I was offered the opportunity to help coordinate of two solidification experiments onboard the International Space Station as part of my masters research.  (All photos courtesy NASA)

The experiments are a collaboration between American and European scientists (MICAST and CETSOL) and all experiments take place on the Materials Science Research Rack (MSRR) part of the Materials Science Lab (MSL)

The experiment itself consists of an aluminum alloy sample which is directionally solidified under carefully controlled conditions.  The focus of the research has nothing to do with developing fantastic materials for space age applications, it fact it is quite the opposite.  The alloy in study is an Aluminum 7% Silicon alloy, much more similar to the material you would find in your engine block than something on a space shuttle.  Density driven flow arises in hundreds of engineering situations, but in solidification it is extremely important.  Like in most materials, changes in temperature lead to changes in density.  Changes in density of a liquid lead to flow in the liquid commonly called convection, a gravity driven phenomenon.  In something simple like a pot of boiling water watching your maccaroni noodles swirl around, this is largely inconsequential, but in the solidification of metal, the movement of liquid carries heat and alloy components and can fundamentally change the solidification process.  These currents play a large, and poorly understood, role in the introduction of defects and resulting material properties of the solidified metal.  The absense of gravity that the ISS experiment allows us to develop metallic microstructures in the absense of this flow, better understand the forces and phenemenon at work, and ideally help improve materials processing right here on Earth.

Coming back to the experiment, the sample itself is about the size of a drinking straw (9x255mm), and is encased in a alumina and tantalum casing collectively referred to as the sample cartridge assembly (SCA).

This assembly is housed in a vacuum sealed stainless steel housing called the sample protection container (SPC),or as the astronauts call them "Toilet Plungers."

About a day before the sample is processed, it is removed from its container.

Then it is mounted in the low gradient furnace (LGF).

The cartridge is screwed into place, and the entire assembly is closed up.  The furnace chamber is the evacuated and held at a high vacuum for the majority of the day to insure that the sample and chamber are completely degassed and as a "leak check."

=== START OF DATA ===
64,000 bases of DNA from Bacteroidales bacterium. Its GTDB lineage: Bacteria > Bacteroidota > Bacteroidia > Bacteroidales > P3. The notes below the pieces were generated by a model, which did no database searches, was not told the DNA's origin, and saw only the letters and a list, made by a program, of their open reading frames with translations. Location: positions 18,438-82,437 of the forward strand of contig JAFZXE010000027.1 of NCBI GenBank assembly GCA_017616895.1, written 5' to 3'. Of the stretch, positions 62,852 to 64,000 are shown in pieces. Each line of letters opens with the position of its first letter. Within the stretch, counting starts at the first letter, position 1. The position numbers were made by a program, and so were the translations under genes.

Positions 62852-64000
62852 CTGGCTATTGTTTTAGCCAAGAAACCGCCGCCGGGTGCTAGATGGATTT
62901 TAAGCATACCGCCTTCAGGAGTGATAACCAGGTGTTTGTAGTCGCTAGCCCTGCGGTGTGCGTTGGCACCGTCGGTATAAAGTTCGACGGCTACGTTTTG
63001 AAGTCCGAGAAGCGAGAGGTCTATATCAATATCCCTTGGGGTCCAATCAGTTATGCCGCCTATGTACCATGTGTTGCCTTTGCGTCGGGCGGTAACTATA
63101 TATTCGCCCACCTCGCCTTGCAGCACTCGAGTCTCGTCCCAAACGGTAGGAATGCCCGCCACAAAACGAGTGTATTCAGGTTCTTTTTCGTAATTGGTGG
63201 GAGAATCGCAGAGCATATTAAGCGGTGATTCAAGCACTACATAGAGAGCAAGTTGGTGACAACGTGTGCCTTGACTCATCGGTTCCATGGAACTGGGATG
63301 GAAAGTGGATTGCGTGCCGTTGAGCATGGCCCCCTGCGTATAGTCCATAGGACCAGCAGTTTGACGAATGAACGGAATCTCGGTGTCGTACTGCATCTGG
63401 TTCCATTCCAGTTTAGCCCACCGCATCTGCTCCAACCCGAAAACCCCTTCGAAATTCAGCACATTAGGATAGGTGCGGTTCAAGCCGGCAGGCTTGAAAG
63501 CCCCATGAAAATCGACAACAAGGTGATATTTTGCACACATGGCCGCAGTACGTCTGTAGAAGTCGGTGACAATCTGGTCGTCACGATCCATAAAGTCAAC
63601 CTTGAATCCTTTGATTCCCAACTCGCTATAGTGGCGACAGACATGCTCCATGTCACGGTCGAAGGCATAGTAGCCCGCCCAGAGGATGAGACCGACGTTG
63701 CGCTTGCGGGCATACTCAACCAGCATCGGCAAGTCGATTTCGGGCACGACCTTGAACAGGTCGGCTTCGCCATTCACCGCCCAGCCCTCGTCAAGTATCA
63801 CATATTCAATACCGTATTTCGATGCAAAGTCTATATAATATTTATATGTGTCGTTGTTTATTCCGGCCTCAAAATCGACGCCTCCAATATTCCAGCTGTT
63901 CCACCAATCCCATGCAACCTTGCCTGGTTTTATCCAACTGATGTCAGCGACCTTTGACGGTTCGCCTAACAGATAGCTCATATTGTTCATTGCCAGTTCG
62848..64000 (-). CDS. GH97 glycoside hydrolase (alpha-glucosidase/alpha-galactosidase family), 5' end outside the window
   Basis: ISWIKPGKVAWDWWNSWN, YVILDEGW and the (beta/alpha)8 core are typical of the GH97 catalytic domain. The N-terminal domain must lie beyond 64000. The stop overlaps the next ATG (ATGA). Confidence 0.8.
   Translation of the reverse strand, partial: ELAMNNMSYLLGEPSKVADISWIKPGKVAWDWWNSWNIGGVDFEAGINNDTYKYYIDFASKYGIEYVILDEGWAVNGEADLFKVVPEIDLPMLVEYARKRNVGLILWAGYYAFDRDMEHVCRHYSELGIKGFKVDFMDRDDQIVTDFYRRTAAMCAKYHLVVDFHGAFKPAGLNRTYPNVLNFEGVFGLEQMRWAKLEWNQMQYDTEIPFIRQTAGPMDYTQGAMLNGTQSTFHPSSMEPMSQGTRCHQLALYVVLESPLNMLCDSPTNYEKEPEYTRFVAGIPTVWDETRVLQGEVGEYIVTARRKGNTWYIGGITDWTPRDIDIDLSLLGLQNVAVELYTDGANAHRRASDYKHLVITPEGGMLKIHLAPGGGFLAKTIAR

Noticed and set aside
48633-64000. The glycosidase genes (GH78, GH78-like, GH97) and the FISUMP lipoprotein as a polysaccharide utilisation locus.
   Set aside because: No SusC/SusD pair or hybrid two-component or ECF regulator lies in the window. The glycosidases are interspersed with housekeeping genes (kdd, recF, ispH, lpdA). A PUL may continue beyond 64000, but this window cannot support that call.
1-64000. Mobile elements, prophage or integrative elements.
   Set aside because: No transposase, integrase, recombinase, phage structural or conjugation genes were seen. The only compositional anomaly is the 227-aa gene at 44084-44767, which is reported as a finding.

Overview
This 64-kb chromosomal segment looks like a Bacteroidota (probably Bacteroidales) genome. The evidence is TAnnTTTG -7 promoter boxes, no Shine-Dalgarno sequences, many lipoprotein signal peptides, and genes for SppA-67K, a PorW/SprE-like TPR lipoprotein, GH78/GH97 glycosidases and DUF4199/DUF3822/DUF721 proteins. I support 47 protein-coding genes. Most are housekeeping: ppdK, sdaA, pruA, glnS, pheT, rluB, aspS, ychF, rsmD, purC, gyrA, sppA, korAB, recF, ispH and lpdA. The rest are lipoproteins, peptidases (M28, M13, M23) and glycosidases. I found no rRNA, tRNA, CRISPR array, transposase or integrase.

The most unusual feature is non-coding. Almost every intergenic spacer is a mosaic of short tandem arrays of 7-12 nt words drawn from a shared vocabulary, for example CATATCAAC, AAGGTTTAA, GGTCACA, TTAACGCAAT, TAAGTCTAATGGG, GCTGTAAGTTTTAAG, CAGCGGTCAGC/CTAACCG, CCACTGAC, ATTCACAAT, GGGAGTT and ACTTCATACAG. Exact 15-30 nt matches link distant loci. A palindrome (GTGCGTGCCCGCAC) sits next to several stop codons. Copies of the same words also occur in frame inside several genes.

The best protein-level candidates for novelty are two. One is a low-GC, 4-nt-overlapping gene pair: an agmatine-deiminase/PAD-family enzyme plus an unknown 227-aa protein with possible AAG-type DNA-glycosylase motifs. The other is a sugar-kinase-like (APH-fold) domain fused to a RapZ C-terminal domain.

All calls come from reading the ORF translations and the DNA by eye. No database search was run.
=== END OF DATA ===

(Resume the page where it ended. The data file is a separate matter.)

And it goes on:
The next part is the segment that I spent roughly the last 1.5 years of my life planning, modeling, and generally stressing out about.  Progressive furnace heaters are slowly turned up to specified temperatures, and the sample is slowly inserted into the hot-zone of the furnace.  After the sample reached the deepest part of the furnace, it was held for some time while the PID controllers equilibrate the temperatures.  After that time passed, the sample was slowly withdrawn for a fraction of its length at a low speed (fractions of a millimeter per second) and near the middle the rate was increased dramatically and the remainder was extracted until solidification was completed.

Conceptually, this is pretty simple: heat, melt, solidify, and cool right?  There are a lot of finer details that I will spare you, but basically the objectives of our research were somewhat at odds with the design of the furnace, so I spent quite a bit of time staring at a glowing rectangle using modeling and simulation to give us the answers we needed regarding the physics of the experiment.

All in all, things went without a hitch or even a hiccup!  Our first sample began and successfully completed on Tuesday February 2nd, just before 9 in the evening.  I want to thank my PI's Dr. Erdmann and Dr. Poirier, the folks at NASA Frank Szofran, and the MSRR/MSL controllers John, Patrick, and Dave who made this all possible!


Full Photo Album:

292836main_MSL-CETSOL_and_MICAST1 292836main_MSL-CETSOL_and_MICAST1
292836main_MSL-CETSOL_and_MICAST1 292836main_MSL-CETSOL_and_MICAST1
vlcsnap-2010-02-05-09h19m42s45 vlcsnap-2010-02-05-09h19m42s45
183483main_MSRR-11 183483main_MSRR-11
408328main_MSL-CETSOL_and_MICAST2 408328main_MSL-CETSOL_and_MICAST2
DSCN1404 DSCN1404
vlcsnap-2010-02-05-09h19m47s99 vlcsnap-2010-02-05-09h19m47s99
183486main_MSRR-12 183486main_MSRR-12
vlcsnap-2010-02-05-09h22m03s175 vlcsnap-2010-02-05-09h22m03s175
397716main_MSRR-15 397716main_MSRR-15
408328main_MSL-CETSOL_and_MICAST2 408328main_MSL-CETSOL_and_MICAST2
vlcsnap-2010-02-05-09h23m51s235 vlcsnap-2010-02-05-09h23m51s235
_dsc0011 _dsc0011
vlcsnap-2010-02-05-09h27m12s196 vlcsnap-2010-02-05-09h27m12s196
_dsc0016 _dsc0016
vlcsnap-2010-02-05-09h27m32s134 vlcsnap-2010-02-05-09h27m32s134
_dsc0018 _dsc0018
vlcsnap-2010-02-05-09h27m39s201 vlcsnap-2010-02-05-09h27m39s201
_dsc0042 _dsc0042
vlcsnap-2010-02-05-09h28m05s210 vlcsnap-2010-02-05-09h28m05s210
_dsc0048 _dsc0048
vlcsnap-2010-02-05-09h28m40s44 vlcsnap-2010-02-05-09h28m40s44
SCA Schematic
SCA Schematic SCA Schematic

Last Updated on Saturday, 22 May 2010 20:31